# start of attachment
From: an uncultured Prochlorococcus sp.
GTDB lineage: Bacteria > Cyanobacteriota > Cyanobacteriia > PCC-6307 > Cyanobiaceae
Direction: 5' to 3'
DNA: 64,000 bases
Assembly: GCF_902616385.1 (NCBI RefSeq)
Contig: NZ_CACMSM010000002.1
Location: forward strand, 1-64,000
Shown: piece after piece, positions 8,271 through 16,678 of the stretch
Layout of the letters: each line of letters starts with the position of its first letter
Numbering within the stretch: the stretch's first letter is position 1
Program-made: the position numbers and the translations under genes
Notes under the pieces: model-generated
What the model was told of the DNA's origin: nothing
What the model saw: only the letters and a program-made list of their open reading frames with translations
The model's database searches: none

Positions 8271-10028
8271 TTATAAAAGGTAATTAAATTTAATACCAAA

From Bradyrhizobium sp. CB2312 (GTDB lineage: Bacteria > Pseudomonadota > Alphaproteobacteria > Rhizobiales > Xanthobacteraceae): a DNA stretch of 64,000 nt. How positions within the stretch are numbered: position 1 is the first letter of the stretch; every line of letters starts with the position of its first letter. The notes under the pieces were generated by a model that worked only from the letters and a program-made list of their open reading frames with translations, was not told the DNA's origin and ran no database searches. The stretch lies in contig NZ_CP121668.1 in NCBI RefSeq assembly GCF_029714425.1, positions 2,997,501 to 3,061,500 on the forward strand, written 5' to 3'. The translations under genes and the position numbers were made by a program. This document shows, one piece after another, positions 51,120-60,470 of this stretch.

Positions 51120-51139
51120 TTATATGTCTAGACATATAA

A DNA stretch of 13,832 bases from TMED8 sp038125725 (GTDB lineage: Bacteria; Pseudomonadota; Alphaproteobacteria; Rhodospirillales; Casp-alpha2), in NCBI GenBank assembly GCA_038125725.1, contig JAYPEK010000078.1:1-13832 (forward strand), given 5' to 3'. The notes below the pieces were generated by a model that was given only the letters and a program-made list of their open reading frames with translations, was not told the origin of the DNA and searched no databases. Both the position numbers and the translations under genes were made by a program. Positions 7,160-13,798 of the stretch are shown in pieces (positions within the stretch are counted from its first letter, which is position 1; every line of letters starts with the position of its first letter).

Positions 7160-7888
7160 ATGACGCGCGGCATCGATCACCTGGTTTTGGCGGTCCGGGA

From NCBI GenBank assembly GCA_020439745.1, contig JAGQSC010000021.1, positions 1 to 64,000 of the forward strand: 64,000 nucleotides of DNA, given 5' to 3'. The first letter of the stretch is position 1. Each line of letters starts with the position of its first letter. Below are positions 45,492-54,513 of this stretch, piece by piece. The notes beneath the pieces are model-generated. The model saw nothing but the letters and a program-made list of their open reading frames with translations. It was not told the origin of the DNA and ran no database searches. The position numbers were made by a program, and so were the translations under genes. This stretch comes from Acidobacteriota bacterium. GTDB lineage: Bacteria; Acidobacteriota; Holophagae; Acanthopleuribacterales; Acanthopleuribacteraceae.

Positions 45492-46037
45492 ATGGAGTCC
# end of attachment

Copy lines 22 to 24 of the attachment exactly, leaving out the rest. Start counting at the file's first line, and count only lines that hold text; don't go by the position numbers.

Positions 7160-7888
7160 ATGACGCGCGGCATCGATCACCTGGTTTTGGCGGTCCGGGA

From NCBI GenBank assembly GCA_020439745.1, contig JAGQSC010000021.1, positions 1 to 64,000 of the forward strand: 64,000 nucleotides of DNA, given 5' to 3'. The first letter of the stretch is position 1. Each line of letters starts with the position of its first letter. Below are positions 45,492-54,513 of this stretch, piece by piece. The notes beneath the pieces are model-generated. The model saw nothing but the letters and a program-made list of their open reading frames with translations. It was not told the origin of the DNA and ran no database searches. The position numbers were made by a program, and so were the translations under genes. This stretch comes from Acidobacteriota bacterium. GTDB lineage: Bacteria; Acidobacteriota; Holophagae; Acanthopleuribacterales; Acanthopleuribacteraceae.